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Advocacy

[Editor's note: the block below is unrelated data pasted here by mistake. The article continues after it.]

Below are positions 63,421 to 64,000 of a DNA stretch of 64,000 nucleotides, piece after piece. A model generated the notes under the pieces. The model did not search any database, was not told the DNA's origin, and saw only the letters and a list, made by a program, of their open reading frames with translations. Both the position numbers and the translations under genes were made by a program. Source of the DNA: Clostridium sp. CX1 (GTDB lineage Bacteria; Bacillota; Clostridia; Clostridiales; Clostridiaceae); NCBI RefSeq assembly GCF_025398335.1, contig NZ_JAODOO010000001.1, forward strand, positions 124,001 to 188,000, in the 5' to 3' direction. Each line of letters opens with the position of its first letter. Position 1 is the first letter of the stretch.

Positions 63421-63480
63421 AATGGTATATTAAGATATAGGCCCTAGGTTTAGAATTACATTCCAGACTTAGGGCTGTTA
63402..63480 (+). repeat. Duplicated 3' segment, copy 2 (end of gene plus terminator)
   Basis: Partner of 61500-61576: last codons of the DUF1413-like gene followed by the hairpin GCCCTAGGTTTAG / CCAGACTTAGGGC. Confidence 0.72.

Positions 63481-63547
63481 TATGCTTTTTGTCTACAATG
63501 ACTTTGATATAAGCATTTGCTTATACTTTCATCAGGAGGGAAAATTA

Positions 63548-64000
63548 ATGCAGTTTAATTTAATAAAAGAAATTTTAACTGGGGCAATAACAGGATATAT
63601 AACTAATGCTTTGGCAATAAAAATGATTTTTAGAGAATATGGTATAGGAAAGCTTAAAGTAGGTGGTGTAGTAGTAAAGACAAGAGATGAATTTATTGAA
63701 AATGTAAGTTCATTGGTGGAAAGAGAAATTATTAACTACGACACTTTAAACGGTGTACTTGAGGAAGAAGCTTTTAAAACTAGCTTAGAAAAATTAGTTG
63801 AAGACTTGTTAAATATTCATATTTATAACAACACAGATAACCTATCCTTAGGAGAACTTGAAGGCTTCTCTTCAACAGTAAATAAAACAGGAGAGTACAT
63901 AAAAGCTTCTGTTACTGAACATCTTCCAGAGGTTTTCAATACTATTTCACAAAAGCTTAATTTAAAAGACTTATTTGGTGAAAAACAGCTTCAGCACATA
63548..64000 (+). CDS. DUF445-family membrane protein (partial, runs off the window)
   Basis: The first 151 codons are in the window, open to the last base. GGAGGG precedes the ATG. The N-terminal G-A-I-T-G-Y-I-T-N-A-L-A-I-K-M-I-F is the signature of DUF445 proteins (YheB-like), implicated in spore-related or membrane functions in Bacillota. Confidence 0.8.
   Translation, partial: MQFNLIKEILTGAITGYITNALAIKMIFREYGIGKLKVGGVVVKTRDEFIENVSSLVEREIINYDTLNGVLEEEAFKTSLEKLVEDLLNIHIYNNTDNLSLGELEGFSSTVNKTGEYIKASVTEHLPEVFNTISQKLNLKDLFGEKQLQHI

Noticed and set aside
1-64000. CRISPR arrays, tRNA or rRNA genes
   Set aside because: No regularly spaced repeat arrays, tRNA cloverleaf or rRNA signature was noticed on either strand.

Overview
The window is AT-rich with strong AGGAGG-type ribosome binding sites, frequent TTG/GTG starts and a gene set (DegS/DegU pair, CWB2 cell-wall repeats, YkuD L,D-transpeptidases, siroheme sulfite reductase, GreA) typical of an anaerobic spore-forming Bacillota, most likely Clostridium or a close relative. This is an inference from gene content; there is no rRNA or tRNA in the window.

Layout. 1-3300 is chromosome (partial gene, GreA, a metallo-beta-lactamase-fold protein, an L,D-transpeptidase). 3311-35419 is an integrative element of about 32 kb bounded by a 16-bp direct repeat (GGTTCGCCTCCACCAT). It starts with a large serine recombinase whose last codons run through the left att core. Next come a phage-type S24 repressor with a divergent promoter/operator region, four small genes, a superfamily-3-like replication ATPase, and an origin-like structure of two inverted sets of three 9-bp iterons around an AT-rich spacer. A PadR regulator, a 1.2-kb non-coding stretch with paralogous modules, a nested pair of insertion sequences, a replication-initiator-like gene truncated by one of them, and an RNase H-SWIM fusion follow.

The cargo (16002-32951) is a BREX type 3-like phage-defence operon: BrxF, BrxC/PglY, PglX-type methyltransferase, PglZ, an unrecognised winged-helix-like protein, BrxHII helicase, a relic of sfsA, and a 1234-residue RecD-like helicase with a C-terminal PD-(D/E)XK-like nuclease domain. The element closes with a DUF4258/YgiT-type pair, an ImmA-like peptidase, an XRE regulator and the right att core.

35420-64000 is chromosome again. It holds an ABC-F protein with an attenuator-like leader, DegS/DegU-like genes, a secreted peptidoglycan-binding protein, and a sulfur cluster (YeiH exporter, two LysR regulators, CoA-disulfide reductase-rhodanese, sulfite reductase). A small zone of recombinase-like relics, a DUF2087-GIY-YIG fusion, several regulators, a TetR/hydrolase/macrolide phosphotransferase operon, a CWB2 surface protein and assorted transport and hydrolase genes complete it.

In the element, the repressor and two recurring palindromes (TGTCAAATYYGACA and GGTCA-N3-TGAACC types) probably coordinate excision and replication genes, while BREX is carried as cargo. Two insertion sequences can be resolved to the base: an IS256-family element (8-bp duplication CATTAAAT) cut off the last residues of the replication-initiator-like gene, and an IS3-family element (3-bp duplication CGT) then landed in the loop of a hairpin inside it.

Advocacy involves strategies aimed at influencing the creation and implementation of laws and policy. In addition to using their voting power, citizens in a democracy can organize to alert elected officials to problems in their communities, states, and country and work to promote solutions. The Art of Advocacy Advocacy is the active support of a cause and the attempt to persuade others. Successful advocates must be organized, use effective methods of communication, and choose the appropriate level of government to which to address their particular issue. Lobbying Lobbying is an attempt to influence the law by convincing lawmakers to vote a certain way. Lobbying is protected by the U.S. Constitution because it involves the right to free speech and other First Amendment protections. Anyone can be a lobbyist and try to convince lawmakers to vote for or against a particular issue. Some businesses and organizations hire professional lobbyists to advocate their positions. Some people are concerned that individuals and special interest groups use the lobbying process to buy the laws they want. However, others say that lobbying is an effective strategy for groups to make their voices heard. Voting Voting is a basic constitutional right. In general, eligible citizens in a democracy elect representatives to act on their behalf when making and enforcing laws. However, some procedures allow voters to directly determine particular laws. An initiative allows voters to petition to propose a new law. A referendum allows voters to decide whether or not a proposed law should be passed. Some people believe that initiatives and referenda allow voters to be more involved in the democratic process. However, others fear that these tools are inefficient for a variety of reasons. To vote in the United States, you must be at least 18 years old, a U.S. citizen, and a resident of the district in which you want to register. Federal laws prohibit voting by non-eligible voters or registering in more than one district. It is also important for voters to be informed about the candidates and their positions in order to make wise decisions. Today, registering to vote is easy, but this was not always the case. In the past, African Americans, women, Native Americans, and people below the age of 21 were prevented from voting. In 1971, the Twenty-sixth Amendment to the Constitution lowered the official voting age from 21 to 18. In many states, people who have committed serious crimes are prevented from voting, even after release from jail. Many Americans who are eligible to vote do not register or participate in elections. Campaign Finance Reform Some people believe that the process of raising money for campaigning must be reformed to limit the influence of money on politics. The goal of campaign finance reform is to prevent corruption in the election process. Campaign finance reform remains a complicated and controversial issue.